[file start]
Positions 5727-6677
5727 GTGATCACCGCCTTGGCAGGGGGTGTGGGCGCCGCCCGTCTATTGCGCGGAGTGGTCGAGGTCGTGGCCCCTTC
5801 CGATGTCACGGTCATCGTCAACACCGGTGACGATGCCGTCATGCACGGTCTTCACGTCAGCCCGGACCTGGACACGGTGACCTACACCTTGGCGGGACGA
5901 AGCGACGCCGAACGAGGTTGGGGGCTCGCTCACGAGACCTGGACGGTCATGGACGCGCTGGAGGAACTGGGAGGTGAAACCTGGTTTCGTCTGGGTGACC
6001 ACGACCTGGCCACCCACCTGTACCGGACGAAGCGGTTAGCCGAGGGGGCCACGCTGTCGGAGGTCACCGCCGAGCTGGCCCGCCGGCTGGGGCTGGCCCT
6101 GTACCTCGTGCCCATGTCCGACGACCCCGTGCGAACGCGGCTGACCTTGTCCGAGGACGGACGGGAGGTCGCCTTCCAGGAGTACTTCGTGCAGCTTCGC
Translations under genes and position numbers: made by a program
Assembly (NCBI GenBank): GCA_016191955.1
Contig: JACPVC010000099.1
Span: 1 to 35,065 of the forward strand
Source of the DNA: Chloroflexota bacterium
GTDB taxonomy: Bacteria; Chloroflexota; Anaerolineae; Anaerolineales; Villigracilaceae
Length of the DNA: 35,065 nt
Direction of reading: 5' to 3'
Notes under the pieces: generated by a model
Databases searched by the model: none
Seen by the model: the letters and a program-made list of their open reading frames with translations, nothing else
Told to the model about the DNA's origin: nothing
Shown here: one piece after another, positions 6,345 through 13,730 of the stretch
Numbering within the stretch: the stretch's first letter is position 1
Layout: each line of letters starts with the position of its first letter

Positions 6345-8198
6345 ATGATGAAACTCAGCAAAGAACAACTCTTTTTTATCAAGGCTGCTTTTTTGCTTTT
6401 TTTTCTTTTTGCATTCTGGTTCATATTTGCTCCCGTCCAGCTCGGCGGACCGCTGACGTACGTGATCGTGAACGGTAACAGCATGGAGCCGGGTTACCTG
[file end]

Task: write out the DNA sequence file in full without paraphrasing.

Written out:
Positions 5727-6677
5727 GTGATCACCGCCTTGGCAGGGGGTGTGGGCGCCGCCCGTCTATTGCGCGGAGTGGTCGAGGTCGTGGCCCCTTC
5801 CGATGTCACGGTCATCGTCAACACCGGTGACGATGCCGTCATGCACGGTCTTCACGTCAGCCCGGACCTGGACACGGTGACCTACACCTTGGCGGGACGA
5901 AGCGACGCCGAACGAGGTTGGGGGCTCGCTCACGAGACCTGGACGGTCATGGACGCGCTGGAGGAACTGGGAGGTGAAACCTGGTTTCGTCTGGGTGACC
6001 ACGACCTGGCCACCCACCTGTACCGGACGAAGCGGTTAGCCGAGGGGGCCACGCTGTCGGAGGTCACCGCCGAGCTGGCCCGCCGGCTGGGGCTGGCCCT
6101 GTACCTCGTGCCCATGTCCGACGACCCCGTGCGAACGCGGCTGACCTTGTCCGAGGACGGACGGGAGGTCGCCTTCCAGGAGTACTTCGTGCAGCTTCGC
Translations under genes and position numbers: made by a program
Assembly (NCBI GenBank): GCA_016191955.1
Contig: JACPVC010000099.1
Span: 1 to 35,065 of the forward strand
Source of the DNA: Chloroflexota bacterium
GTDB taxonomy: Bacteria; Chloroflexota; Anaerolineae; Anaerolineales; Villigracilaceae
Length of the DNA: 35,065 nt
Direction of reading: 5' to 3'
Notes under the pieces: generated by a model
Databases searched by the model: none
Seen by the model: the letters and a program-made list of their open reading frames with translations, nothing else
Told to the model about the DNA's origin: nothing
Shown here: one piece after another, positions 6,345 through 13,730 of the stretch
Numbering within the stretch: the stretch's first letter is position 1
Layout: each line of letters starts with the position of its first letter

Positions 6345-8198
6345 ATGATGAAACTCAGCAAAGAACAACTCTTTTTTATCAAGGCTGCTTTTTTGCTTTT
6401 TTTTCTTTTTGCATTCTGGTTCATATTTGCTCCCGTCCAGCTCGGCGGACCGCTGACGTACGTGATCGTGAACGGTAACAGCATGGAGCCGGGTTACCTG